The housing market showed a number of positive signs in the midst of seasonal easing, according to the latest results from the Campbell/Inside Mortgage Finance HousingPulse Tracking Survey. While homebuyer traffic continued to decline, the non-distressed market remained relatively strong in October. Time-on-market for non-distressed properties averaged 8.9 weeks in October, based on the three-month moving average, up only slightly compared with the previous month and well below the average of 12.0 weeks in October 2012.
Non-distressed properties in a number of states in the West were on the market a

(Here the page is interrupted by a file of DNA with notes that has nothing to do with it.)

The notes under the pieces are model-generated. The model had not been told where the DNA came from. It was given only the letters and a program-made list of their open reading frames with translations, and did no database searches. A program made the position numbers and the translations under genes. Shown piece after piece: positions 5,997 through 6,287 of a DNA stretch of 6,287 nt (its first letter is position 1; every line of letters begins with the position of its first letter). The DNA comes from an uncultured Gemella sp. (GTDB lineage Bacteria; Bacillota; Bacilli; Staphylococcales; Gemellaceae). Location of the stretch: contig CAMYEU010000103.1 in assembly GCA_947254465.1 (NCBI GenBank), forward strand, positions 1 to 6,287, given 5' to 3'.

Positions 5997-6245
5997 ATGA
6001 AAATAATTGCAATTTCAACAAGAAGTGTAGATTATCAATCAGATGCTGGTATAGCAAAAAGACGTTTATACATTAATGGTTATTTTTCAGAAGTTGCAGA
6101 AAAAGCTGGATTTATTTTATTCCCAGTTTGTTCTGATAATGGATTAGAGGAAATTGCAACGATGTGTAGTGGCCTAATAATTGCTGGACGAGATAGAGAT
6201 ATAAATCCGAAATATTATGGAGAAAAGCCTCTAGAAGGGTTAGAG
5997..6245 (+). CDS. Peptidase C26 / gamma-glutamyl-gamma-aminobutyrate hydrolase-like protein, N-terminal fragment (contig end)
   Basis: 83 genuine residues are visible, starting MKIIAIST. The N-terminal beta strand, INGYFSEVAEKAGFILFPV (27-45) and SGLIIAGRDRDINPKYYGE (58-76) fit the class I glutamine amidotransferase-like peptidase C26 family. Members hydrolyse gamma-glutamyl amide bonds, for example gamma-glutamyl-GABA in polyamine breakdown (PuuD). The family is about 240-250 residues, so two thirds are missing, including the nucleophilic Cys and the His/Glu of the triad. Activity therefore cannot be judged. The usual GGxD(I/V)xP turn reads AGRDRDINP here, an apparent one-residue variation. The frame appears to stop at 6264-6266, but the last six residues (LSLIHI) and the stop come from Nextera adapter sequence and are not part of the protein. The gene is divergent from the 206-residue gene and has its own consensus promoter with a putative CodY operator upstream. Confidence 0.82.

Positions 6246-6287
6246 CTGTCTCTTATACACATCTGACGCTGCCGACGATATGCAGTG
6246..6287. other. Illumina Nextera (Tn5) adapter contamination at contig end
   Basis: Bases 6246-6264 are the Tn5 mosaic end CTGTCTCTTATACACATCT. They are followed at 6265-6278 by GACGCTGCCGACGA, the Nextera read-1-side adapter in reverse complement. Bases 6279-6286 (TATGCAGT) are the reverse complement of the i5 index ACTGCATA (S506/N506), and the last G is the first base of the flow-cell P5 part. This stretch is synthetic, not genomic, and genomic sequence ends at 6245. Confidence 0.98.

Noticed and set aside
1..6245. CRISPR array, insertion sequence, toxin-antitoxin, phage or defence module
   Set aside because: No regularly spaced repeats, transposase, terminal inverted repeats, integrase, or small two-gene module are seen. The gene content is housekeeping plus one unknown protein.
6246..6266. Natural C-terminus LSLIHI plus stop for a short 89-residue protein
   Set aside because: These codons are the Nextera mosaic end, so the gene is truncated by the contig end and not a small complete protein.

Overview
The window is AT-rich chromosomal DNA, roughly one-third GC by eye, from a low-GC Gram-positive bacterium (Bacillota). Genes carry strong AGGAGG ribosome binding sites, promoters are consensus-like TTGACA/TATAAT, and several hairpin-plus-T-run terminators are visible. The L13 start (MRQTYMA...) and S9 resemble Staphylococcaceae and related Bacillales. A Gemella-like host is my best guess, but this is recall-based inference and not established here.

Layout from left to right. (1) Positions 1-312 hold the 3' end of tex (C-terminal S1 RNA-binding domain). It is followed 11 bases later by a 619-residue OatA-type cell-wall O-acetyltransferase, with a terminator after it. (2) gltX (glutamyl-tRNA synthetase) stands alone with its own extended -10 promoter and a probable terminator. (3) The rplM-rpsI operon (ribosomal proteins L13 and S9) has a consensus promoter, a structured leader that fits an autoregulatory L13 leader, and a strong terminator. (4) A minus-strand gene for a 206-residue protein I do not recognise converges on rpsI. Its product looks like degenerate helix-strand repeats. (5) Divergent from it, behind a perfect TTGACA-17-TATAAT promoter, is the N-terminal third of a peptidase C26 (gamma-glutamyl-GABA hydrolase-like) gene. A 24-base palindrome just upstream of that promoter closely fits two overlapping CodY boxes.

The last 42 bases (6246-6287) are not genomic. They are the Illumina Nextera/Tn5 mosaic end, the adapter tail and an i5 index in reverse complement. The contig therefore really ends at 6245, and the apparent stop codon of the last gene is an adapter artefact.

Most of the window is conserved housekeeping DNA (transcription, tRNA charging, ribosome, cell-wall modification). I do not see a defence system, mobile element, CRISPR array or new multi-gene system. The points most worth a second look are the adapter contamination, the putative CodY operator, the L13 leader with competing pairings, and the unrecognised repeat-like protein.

significantly shorter amount of time than the national average, led by California at
5.0 weeks in October, based on the three-month moving average. Non-distressed
properties in the Farmbelt, South and Northeast were on the market for at least twice
as long as properties in California.
The average number of offers on non-distressed properties remained high in
October at an average of 2.1, based on the three-month moving average. In October
2012, non-distressed properties received an average of 2.0 offers.
Home prices for non-distressed properties are holding firm, with a national
average of $270,700 in October, based on the three-month moving average, up from$265,500 the previous month and in line with the $271,500 average seen in October 2012.
“There is a shortage of good inventory,” according to an agent in California. “Homes
that are priced correctly and in good condition with good floor plans are selling quickly and
often with multiple offers.”